Despite feeling the strain from the uncertainty caused by Brexit, the UK construction industry is continuing to grow, and as new ways of working emerge, so too do new risks.
For brokers, staying on top of a fast-moving landscape can prove a challenge, so working with an insurer equipped with specialist knowledge in the field is key, according to Zurich.
“Brokers need to be aware of the full spectrum of risks so that they can help their construction customers, and should place business with insurers that properly understand the business, are ahead of the game in terms of emerging risks, and can provide cover that meets those ever-changing requirements,” Nicola McMillan, construction underwriting manager at Zurich, told Insurance Business.
“It’s a niche and complex area. You need specialist underwriters, and specialist risk managers – those that are up to date with the industry, and understand the pace and speed of change. Zurich have these specialists and knowledge in each of their regional teams,” she explained.
“A shortage of labour is nothing new in the industry and with the impact of Brexit, we could see a speed towards off-site construction and robotics,” McMillan went on to say.
Innovation is seeing new methods and ways of working being used within the industry – ranging from automated machinery to offsite construction and the use of robots and drones onsite. Already suffering from a skills shortage, Brexit could see the sector forced to increasingly turn to these technologies to compensate for a lack of workers.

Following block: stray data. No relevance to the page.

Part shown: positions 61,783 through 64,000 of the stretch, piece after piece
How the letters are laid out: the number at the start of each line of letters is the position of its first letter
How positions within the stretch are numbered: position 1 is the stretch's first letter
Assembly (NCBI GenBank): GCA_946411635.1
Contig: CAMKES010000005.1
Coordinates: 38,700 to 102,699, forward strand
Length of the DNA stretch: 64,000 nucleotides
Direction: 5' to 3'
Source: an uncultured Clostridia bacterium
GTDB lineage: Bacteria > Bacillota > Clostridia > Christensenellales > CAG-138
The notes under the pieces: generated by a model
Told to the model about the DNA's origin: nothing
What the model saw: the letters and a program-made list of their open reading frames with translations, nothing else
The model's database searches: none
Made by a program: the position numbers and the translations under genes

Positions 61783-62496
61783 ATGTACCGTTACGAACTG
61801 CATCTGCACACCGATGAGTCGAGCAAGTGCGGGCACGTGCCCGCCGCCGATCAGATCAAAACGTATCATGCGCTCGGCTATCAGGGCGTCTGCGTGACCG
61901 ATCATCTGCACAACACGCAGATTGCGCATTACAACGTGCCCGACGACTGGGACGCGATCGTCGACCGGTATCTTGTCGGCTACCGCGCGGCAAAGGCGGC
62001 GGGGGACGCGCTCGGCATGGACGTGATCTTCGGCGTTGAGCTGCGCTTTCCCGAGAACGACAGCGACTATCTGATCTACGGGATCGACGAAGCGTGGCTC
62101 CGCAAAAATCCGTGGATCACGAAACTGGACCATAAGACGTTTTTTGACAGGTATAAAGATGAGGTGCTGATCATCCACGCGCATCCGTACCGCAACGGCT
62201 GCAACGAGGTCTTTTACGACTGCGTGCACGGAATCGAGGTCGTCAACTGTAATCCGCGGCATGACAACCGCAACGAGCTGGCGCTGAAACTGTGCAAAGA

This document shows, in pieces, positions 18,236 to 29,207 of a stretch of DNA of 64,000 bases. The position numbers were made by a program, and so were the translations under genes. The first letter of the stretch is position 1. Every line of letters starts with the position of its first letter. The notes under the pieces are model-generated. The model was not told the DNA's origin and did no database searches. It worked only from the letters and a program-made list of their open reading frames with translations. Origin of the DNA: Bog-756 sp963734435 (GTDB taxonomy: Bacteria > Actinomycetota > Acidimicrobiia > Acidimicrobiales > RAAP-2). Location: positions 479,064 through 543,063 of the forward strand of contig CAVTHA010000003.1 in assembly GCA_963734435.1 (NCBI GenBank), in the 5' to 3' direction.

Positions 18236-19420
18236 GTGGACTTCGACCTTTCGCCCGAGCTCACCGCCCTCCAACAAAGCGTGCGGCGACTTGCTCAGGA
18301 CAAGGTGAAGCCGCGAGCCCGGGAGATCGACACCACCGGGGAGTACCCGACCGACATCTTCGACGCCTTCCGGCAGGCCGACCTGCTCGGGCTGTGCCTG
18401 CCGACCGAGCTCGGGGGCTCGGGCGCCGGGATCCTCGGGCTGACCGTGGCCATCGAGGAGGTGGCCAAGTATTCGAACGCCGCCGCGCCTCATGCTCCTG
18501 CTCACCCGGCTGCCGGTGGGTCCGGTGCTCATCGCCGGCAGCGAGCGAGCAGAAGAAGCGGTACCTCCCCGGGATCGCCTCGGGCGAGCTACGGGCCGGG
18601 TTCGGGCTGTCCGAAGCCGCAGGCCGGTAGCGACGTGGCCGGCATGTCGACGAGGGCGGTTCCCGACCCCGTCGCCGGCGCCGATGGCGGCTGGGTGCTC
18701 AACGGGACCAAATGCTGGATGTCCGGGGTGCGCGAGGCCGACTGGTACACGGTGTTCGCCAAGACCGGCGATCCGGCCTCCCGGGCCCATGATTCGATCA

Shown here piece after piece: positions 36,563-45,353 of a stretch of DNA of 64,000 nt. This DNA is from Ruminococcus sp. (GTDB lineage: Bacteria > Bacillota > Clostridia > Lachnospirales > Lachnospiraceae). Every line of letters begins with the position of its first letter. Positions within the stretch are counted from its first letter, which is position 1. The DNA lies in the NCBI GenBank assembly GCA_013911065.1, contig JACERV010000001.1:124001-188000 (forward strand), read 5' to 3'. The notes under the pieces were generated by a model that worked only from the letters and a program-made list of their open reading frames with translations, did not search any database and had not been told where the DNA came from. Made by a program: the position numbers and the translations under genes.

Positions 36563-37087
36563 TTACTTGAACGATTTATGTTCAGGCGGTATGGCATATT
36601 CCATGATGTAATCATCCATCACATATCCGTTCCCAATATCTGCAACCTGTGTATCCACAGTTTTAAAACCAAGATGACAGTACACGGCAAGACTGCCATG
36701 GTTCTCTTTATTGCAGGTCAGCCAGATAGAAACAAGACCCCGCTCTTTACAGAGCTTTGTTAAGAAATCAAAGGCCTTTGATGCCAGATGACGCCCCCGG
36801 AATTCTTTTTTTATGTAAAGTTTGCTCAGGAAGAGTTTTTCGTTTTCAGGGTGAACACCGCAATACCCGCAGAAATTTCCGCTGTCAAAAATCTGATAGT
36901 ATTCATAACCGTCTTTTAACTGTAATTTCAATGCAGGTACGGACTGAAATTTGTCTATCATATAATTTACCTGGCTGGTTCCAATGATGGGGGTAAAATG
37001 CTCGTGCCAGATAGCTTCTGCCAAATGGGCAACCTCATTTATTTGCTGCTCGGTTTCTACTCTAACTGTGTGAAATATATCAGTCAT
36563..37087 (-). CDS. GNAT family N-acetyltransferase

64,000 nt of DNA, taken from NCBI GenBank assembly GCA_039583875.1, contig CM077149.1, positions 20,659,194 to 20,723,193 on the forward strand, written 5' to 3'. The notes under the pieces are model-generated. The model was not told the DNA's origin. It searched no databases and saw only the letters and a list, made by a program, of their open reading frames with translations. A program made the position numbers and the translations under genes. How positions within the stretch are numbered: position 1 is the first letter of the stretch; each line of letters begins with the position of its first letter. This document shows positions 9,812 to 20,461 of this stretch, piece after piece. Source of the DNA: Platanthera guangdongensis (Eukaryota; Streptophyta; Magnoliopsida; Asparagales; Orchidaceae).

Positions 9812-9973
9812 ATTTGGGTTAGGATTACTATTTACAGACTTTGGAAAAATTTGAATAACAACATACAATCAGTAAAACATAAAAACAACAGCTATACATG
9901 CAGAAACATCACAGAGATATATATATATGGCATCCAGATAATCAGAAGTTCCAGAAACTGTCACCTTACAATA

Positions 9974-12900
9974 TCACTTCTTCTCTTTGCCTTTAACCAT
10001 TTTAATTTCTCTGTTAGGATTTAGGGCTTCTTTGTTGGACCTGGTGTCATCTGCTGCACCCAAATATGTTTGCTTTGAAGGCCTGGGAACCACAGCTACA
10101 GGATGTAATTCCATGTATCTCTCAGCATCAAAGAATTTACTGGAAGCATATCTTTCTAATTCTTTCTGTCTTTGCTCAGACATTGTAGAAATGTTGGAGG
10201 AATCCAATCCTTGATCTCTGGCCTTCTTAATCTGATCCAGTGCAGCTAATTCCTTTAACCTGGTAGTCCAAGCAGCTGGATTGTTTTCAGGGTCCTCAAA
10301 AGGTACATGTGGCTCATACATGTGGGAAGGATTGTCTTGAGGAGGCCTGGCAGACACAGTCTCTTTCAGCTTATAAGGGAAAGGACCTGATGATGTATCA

But aside from the emerging trends, the construction industry remains inherently high-risk. A 2016 Health and Safety Executive report found that 4% of construction workers suffer from an illness they believe to be work-related, and 3% sustain a work-related injury, leading to around 2.2 million working days lost per year.
“The risks in construction are myriad: working onsite, working at height, working in different environments each day, working under different supervision and direction,” commented McMillan. “Those in the industry are often working on third-party sites and in premises where they are exposed to third-parties and their property. The environment they work in can change from day-to-day, week-to-week.”
“Employers’ liability insurance is a legal requirement, and most SMEs will be aware of this, but what they might not fully understand is their potential exposure from injuring a third party or damaging their property when working on a private dwelling house or a shop. This is particularly common for smaller businesses,” McMillan said.
Zurich offers broad coverage for a variety of construction businesses to ensure clients are fully protected. For small businesses of up to 15 employees, brokers can access Zurich’s Trades and Professions products through either ZTrade or Acturis, which automatically covers public and products liability, environmental clean-up costs up to £1 million as standard, and legal expenses. A range of add-on covers are available on ZTrade too, from personal injury to business travel, meaning the policy can be tailored to the individual needs and requirements of each business.